Imagine – you fill the board with tasks that each take a week to complete. There will be barely any movement on the board, thus making it harder to understand what the team is doing. As well as understanding if there have been any issues along the way. If instead you split the large tasks into smaller more achievable items, you will be able to understand the progress and estimate better.
Practice 2 – Focusing the Work
To make sure teams work in an adaptable way, all Agile frameworks use some sort of iterations. Iterations are usually 1-4 week long sessions during which all the planned tasks are completed and then new tasks are planned. This way, the teams only plan for a certain period of time, instead of the whole project. Meaning if there are any sudden changes, the team can quickly account for them in the next planning event.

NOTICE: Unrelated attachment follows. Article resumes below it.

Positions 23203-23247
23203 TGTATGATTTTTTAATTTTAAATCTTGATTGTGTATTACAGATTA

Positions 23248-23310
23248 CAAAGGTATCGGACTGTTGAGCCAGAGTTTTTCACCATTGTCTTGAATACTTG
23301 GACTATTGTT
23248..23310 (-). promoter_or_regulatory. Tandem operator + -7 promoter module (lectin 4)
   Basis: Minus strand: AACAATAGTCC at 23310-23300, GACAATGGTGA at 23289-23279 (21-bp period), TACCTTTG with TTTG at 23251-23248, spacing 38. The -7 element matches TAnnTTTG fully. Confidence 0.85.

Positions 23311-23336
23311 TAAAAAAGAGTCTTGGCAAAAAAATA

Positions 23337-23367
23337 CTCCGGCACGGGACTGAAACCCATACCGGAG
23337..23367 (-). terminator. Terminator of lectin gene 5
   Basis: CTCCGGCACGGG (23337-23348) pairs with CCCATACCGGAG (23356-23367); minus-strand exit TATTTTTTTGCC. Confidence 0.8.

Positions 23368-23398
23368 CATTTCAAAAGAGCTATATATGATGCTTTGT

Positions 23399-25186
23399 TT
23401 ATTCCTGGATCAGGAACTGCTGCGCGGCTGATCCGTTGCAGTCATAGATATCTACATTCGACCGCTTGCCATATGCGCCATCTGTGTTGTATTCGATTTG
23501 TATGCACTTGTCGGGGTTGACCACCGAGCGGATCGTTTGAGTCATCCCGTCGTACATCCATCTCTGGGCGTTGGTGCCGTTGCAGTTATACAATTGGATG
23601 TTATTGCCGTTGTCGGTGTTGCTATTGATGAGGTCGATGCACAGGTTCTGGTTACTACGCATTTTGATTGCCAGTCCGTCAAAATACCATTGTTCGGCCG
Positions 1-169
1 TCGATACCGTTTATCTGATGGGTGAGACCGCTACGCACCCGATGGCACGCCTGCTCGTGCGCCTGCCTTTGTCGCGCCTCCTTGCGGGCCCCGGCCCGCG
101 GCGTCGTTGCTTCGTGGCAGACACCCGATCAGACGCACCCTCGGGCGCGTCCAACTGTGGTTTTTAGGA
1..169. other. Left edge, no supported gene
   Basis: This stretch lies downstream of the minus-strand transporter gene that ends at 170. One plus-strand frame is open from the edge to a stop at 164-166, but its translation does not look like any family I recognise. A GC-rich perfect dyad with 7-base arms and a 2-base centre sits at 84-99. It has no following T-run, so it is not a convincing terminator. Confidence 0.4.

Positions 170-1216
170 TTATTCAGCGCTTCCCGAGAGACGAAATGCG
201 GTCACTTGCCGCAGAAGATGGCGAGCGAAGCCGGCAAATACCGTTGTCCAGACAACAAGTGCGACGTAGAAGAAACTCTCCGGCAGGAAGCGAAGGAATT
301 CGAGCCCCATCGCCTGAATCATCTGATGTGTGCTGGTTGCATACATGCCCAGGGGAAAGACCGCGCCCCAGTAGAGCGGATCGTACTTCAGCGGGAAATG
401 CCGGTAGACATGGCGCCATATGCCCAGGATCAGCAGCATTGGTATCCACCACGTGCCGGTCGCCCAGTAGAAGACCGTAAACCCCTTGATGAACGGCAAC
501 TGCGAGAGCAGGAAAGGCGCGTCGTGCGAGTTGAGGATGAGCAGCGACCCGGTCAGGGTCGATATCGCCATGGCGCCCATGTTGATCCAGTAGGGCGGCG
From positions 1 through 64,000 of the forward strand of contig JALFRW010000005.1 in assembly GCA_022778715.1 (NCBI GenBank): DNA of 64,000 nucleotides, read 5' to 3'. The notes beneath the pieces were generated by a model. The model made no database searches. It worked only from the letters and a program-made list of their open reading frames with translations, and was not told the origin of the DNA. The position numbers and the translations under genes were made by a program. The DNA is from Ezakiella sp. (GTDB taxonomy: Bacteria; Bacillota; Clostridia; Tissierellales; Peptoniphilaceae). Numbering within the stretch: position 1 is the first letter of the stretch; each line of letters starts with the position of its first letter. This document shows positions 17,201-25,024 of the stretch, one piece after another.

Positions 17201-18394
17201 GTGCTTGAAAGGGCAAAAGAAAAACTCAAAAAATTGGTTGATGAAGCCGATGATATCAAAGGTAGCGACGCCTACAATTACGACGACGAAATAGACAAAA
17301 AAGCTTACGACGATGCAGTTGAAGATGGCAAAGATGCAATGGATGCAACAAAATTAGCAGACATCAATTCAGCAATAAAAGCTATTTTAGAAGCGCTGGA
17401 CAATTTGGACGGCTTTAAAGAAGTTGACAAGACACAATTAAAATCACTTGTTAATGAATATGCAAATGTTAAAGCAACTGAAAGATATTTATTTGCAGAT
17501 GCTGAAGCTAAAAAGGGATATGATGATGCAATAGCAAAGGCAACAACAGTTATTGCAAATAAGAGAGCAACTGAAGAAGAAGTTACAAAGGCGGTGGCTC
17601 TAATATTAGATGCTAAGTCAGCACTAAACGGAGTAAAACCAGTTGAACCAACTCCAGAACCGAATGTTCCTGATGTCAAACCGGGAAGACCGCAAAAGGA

Some Agile frameworks take this even further. Kanban for example not only asks to plan tasks on demand, but also to have each team member only working on one task at a time. By limiting the work in progress, this framework makes sure each task is finished before a new one can be taken on. This is great for any manufacturing processes where problems in production have to be solved immediately. Instead of delaying the issues and taking on new items.
Practice 3 – Making the Team Talk